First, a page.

Moscow (AFP) – Igor Akinfeev’s international name has been marked by a calamitous error at the 2014 World Cup, but he remains Russia’s best goalkeeper and he is looking to make amends at Euro 2016.
As the clock ticked towards 70 minutes in Russia’s opening group match in Brazil, South Korean Lee Keun-ho hit a speculative shot that looked an easy take.
But Akinfeev fumbled the ball which looped agonisingly into the back of the net. Akinfeev was left to clutch his head in disbelief.
“Not one goalkeeper, including myself I have to say, will ever be able to explain what happened until the end of my days,” Akinfeev, 30, told the Sport Express daily last year.
“There is only one explanation and that is that it was a terrible mistake.”
The blunder set the tone for a dismal World Cup for Russia. The team under Italian coach Fabio Capello managed just two points and crashed out.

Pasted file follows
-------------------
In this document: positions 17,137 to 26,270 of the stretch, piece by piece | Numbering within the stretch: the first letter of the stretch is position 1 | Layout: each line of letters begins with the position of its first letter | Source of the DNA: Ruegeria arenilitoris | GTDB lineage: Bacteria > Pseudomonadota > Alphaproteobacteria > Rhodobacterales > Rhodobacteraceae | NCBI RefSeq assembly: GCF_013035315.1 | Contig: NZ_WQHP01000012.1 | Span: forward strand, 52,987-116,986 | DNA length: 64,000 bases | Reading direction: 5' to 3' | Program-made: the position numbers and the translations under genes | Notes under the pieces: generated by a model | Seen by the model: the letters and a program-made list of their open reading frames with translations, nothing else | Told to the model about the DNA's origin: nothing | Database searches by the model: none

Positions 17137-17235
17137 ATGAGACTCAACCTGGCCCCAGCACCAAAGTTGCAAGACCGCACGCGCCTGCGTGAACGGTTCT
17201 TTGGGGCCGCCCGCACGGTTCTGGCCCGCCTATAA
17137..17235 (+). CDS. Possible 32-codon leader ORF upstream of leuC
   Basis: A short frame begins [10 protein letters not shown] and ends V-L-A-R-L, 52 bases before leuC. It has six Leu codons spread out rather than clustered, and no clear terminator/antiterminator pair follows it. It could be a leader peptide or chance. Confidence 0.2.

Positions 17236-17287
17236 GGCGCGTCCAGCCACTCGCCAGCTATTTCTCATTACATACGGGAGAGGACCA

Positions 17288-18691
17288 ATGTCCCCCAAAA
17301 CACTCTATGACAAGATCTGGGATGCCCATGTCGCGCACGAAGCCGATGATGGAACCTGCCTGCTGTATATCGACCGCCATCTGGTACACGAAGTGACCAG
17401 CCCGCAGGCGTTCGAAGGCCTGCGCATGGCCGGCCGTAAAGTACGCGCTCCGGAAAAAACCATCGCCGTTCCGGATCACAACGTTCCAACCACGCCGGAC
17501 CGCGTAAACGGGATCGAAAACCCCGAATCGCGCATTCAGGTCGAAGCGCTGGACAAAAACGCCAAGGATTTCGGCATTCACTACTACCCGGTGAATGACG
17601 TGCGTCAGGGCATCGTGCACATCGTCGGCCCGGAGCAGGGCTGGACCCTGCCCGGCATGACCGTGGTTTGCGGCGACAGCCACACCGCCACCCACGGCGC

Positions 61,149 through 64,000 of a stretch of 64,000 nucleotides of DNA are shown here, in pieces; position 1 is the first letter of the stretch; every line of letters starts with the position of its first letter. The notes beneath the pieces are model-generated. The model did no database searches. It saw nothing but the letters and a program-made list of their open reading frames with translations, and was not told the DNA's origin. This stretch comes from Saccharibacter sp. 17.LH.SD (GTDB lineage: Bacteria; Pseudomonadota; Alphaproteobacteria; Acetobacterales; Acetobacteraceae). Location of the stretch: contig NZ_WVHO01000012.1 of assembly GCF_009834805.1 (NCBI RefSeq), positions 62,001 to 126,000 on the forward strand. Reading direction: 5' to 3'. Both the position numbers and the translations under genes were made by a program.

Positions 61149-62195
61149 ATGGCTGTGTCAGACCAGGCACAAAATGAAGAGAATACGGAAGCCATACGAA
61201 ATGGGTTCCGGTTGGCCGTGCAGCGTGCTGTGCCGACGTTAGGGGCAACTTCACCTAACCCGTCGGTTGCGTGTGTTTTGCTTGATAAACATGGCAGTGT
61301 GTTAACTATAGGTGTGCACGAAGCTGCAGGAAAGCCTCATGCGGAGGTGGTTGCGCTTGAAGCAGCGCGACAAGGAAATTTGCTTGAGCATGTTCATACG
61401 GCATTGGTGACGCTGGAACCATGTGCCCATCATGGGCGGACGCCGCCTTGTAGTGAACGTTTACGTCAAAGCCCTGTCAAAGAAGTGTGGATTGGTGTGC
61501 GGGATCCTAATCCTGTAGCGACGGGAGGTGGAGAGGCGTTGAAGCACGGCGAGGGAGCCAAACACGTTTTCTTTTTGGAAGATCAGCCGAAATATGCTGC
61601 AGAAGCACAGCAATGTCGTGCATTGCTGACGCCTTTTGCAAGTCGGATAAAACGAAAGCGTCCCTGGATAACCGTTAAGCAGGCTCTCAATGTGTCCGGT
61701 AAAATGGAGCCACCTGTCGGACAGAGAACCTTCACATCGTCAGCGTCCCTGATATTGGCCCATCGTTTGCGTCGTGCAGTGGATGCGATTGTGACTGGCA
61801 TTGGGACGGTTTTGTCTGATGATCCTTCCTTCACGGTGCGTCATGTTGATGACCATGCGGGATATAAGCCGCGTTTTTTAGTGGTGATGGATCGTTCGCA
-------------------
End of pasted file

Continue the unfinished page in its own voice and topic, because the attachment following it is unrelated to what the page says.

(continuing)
Born just outside Moscow in 1986, Akinfeev was just four when he caught the eye of junior team coaches at Moscow’s CSKA Red Army team.
In 2002 he helped CSKA’s youth team win the Russian junior title.
Akinfeev was promoted and the next season made 13 appearance for CSKA’s main side as they win their first league title since the collapse of the Soviet Union.
His confident performances attracted national coach Georgy Yartsev and he became Russia’s youngest ever international goalkeeper in a 2004 friendly with Norway aged just 18.
Akinfeev did not make the squad for the European Championship finals, but another season at CSKA when they won the league title, Russian Cup and UEFA cup cemented his place in the national team.
He has never really given it up.
In 2007 Akinfeev was linked with a move to England’s Arsenal but a cruciate knee ligament rupture sidelined him for almost six months. Hopes of a move to the English Premiership were dashed.
– Russian icon –
He fought back to fitness and reclaimed his place at his boyhood club, Akinfeev has played nearly 500 times for CSKA and won more than 85 caps for the national team.
This month Britain’s Daily Telegraph ranked him 14th on the list of the 20 best keepers, describing him as a “one of the world’s most reliable goalkeepers”.
“He is also that rarest of commodities in the modern game – a one club man,” the newspaper said.